The Silent Injuries Suffered By Some Motorcycle Riders

A traumatic brain injury would belong on a list of such silent injuries. During a sudden stop, the rider’s momentum can force him or her off of the motorcycle and onto the ground, often in a head-first direction. That is why motorcyclists are encouraged to wear helmets.

The extent of the damage to the brain cannot always be detected. That fact explains the reason for the name silent injuries. The symptoms can seem quite insignificant, a few mild headaches and perhaps some nausea. By the time that more severe symptoms start to appear, those might not get connected to the much earlier accident.

A closer look at the more severe symptoms

Those could include things like trouble sleeping, disturbing dreams, repeated demonstrations of agitation and dizziness. These do not appear in any definite order. If the patient does report the symptom to a physician, the same doctor seldom has little if any reason for linking any of those problems to the day when the motorcyclist’s head made contact with the ground.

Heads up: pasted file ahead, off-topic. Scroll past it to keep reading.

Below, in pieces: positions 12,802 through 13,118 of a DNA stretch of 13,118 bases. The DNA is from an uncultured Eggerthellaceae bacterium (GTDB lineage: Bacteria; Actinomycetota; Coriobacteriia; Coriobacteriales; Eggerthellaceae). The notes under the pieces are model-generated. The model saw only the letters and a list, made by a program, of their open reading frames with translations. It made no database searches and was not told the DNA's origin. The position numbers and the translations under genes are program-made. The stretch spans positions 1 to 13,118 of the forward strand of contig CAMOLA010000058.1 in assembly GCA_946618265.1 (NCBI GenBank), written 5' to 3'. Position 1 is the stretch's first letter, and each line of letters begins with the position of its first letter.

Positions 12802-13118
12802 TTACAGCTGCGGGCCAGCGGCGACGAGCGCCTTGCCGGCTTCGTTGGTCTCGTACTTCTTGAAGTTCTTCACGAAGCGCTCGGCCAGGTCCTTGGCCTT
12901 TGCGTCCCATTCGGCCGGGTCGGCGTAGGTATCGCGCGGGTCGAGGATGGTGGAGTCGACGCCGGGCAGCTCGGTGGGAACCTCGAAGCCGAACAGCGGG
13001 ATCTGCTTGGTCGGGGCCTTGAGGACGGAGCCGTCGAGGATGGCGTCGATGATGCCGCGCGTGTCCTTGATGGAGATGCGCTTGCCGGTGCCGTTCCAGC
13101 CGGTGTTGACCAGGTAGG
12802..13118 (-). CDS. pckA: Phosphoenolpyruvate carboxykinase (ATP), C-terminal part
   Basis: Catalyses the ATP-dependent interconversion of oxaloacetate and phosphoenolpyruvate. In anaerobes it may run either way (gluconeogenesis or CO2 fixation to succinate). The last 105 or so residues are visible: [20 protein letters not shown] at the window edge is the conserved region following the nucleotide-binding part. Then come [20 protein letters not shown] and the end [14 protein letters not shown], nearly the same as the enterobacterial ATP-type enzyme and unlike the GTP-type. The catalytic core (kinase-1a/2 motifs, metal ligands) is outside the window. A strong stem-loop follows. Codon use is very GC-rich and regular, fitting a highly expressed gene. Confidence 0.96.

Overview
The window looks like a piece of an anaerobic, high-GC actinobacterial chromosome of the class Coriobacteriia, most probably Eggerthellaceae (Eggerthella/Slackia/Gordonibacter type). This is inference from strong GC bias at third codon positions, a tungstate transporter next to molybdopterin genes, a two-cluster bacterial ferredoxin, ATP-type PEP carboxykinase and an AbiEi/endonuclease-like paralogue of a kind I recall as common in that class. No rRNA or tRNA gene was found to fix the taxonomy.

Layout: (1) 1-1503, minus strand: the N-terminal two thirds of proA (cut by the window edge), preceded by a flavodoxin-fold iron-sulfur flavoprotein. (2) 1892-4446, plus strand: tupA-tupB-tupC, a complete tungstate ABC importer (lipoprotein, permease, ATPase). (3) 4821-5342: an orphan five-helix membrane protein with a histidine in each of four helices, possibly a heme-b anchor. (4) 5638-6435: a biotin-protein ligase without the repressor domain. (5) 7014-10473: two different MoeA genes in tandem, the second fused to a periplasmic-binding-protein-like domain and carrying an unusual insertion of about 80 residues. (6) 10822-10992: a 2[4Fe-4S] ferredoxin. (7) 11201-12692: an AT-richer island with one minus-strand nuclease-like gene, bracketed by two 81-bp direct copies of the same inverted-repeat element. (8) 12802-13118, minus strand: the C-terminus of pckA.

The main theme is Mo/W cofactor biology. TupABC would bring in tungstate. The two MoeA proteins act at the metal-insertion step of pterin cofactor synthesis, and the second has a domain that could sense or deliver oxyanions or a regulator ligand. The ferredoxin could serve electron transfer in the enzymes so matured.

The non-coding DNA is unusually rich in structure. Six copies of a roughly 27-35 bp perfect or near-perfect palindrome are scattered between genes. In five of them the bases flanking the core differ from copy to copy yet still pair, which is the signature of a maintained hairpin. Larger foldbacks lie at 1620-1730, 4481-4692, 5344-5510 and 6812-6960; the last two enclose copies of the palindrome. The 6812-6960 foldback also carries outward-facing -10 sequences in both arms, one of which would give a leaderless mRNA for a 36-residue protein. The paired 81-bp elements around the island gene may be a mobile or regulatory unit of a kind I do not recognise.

If the rider had been wearing a helmet on that day, any thought of such a link might be viewed as foolish. Even a trained physician might not stop to wonder whether or not the rider’s brain had made contact with the skull that surrounded it. Such contact can do as much harm to the brain as a hard surface, if such a surface happens to stop a body (and head) in free-fall.

Steps that reduce the chances that a biker might suffer a traumatic brain injury

• Wear a good-fitting helmet: It should not be too loose or too tight.
• Make sure that the same helmet does not obstruct the vision of the person that is wearing that particular piece of headgear.
• Seek medical care just as soon as possible after leaving the scene of the accident. Have it on record that there was an impact on the rider’s head.

How to go after a fair compensation for such an injury

Hire a Personal Injury Lawyer in Brantford. Share with that lawyer the diagnosis of the first doctor to view your injuries, the one that examined you within hours of the time that you suffered your fall. Expect to be scheduled for either a CT scan or an MRI. Those imaging procedures can detect problems that remain hidden from any other machine.

Keep a journal and write down any observable symptom, along with when it appeared and how long it continued. Share the notations in your journal with your lawyer. Your journal entries should also help you to recall the information that you need to share with a neurologist, a physician that deals with the diagnosis and treatment of brain-associated disorders.